• All students seeking financial assistance are subject to the satisfactory academic standards regardless of whether or not they received financial assistance previously.
  • Failures and withdrawals are counted as courses attempted, not completed. Incompletes are not counted toward credits completed until after the course work is successfully completed and grades are posted by the Registrar. Required classes that are repeated as a result of a failed or inadequate grade will only be counted once towards the calculation of credits completed, while all attempts will be included in the calculation of “credits attempted.”

When Minimum Standards of Academic Progress Are Not Achieved – Appeals for Reinstatement of Financial Assistance

A student who does not make satisfactory academic progress for two semesters in a row will be placed on Financial Assistance Suspension until the requirements for satisfactory academic progress are met. The student will be notified in writing of the financial assistance suspension. In such cases, the student can appeal the decision to the Office of Student Financial Services. The appeal must be submitted in writing within two weeks of being placed on financial assistance suspension and contain the following:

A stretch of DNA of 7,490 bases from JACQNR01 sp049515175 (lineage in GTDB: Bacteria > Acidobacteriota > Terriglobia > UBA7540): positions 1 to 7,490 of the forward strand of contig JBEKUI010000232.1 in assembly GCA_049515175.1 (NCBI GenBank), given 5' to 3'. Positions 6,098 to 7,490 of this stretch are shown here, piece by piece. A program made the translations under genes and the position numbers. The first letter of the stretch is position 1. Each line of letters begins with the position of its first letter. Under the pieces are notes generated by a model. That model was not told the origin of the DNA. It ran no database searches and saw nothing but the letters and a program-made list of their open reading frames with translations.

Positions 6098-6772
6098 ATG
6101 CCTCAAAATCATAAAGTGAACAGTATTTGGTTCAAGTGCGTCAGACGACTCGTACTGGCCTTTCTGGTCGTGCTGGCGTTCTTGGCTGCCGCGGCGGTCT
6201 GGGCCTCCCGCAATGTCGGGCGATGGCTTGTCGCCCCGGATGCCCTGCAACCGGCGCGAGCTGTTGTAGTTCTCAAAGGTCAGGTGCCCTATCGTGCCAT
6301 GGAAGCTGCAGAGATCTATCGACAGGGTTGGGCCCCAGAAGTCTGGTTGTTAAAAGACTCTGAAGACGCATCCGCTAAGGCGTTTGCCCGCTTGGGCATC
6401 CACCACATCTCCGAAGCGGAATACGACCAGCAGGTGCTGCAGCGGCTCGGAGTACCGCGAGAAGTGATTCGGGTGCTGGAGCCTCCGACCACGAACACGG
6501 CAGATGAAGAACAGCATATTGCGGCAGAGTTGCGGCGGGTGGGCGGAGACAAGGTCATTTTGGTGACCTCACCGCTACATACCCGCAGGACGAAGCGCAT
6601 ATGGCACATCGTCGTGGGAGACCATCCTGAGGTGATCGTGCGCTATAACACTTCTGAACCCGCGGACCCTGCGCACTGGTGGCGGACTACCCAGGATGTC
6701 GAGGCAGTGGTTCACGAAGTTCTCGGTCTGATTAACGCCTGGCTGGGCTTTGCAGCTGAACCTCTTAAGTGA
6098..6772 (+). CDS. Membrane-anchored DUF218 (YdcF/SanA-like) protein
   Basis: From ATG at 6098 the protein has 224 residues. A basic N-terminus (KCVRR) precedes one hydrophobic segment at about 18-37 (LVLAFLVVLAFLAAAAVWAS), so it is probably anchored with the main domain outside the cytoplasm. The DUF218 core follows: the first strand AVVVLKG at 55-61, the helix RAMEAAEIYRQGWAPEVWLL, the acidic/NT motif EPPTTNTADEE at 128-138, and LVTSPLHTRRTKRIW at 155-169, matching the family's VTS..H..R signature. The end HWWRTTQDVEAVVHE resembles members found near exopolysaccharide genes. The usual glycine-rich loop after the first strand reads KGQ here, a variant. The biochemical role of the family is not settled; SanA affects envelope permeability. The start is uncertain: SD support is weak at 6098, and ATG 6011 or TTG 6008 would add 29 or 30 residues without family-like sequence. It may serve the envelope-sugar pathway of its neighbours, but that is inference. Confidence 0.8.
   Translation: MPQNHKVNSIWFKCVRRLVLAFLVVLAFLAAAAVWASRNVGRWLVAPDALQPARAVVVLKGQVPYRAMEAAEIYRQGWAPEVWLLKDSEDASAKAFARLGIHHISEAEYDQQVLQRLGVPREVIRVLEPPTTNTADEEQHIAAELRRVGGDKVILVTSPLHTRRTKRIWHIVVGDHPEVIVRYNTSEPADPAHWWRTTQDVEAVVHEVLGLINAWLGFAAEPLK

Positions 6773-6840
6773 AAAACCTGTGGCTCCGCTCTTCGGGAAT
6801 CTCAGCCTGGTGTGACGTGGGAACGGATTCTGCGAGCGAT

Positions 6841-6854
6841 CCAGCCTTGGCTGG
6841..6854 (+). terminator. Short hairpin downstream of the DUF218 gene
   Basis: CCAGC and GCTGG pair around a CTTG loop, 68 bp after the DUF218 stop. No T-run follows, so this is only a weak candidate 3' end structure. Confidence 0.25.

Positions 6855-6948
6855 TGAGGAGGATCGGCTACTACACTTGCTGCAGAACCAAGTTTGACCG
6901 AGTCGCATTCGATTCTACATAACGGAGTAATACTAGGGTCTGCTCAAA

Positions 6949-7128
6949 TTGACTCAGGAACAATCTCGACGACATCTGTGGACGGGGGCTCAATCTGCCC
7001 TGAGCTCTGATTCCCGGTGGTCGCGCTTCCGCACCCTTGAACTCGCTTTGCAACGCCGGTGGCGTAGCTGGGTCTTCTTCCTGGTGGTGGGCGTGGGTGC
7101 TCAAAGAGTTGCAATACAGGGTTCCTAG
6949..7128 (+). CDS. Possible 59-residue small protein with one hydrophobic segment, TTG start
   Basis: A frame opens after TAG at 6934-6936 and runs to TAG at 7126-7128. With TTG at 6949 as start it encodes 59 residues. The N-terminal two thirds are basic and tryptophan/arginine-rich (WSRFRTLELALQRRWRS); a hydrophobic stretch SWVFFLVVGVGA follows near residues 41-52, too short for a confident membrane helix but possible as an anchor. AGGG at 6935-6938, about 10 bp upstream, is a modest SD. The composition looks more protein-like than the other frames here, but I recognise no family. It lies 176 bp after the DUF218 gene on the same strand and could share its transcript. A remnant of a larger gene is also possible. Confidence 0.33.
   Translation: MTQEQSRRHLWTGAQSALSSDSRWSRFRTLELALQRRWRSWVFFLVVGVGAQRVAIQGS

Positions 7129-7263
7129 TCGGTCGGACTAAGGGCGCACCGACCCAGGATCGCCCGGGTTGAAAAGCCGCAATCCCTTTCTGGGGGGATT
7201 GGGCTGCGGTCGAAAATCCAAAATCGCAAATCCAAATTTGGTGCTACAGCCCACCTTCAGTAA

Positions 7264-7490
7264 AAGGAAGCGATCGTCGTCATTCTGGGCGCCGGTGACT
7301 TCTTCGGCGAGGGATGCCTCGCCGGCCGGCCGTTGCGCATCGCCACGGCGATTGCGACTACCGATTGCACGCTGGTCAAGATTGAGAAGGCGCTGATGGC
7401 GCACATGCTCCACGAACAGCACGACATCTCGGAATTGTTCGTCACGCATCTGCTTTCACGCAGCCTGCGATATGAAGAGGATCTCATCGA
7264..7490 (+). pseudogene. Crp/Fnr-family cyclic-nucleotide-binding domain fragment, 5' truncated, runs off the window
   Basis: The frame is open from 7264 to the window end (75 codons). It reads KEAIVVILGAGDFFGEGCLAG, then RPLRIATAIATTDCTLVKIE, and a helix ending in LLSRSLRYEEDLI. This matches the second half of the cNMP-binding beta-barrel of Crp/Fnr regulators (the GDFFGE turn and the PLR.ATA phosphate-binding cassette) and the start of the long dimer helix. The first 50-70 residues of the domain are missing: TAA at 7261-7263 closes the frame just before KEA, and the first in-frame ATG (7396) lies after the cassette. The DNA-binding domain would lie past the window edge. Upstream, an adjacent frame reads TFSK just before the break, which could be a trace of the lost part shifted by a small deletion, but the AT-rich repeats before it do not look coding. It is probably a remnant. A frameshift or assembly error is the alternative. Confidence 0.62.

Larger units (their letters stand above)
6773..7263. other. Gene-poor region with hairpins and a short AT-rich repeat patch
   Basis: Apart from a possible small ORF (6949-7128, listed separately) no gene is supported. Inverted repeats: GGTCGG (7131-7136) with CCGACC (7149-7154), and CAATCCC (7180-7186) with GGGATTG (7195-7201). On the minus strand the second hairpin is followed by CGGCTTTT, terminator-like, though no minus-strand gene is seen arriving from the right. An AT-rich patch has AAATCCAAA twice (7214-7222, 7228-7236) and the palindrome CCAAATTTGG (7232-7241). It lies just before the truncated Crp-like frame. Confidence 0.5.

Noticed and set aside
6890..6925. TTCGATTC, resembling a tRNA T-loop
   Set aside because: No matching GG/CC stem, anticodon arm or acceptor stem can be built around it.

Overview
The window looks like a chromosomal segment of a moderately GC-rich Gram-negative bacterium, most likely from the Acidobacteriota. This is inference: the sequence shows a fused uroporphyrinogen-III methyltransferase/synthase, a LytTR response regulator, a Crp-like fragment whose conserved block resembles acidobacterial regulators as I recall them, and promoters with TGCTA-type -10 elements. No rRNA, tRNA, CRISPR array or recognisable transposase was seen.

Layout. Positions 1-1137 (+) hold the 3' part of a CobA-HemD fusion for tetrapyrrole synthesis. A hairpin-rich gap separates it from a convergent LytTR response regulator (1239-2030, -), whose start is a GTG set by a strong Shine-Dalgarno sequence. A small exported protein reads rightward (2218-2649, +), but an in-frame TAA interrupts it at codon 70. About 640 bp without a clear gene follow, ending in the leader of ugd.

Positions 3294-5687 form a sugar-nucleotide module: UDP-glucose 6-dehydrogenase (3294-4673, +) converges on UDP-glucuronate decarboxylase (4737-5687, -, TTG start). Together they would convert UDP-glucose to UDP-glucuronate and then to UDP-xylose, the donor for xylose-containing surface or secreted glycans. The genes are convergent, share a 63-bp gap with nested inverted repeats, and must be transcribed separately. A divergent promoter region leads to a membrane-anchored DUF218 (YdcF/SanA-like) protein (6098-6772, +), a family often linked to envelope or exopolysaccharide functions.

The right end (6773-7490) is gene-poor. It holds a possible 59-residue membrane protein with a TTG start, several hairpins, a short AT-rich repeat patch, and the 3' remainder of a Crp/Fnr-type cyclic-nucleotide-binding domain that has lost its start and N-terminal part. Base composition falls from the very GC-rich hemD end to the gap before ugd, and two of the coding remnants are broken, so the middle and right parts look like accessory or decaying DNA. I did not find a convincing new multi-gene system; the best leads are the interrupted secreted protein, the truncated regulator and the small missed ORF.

• A specific explanation of the extenuating circumstances which prevented the student from achieving satisfactory academic progress including exact dates and details as appropriate.
  • A success plan for the future that addresses the prior issues that prevented academic success and describes the changes that will be made by the student to ensure future success.
  • At least one letter of academic support from an instructor that the student has had while at the University of the Arts, and/or the student’s academic advisor.
  • Any appropriate documentation (medical records, death certificate, etc.)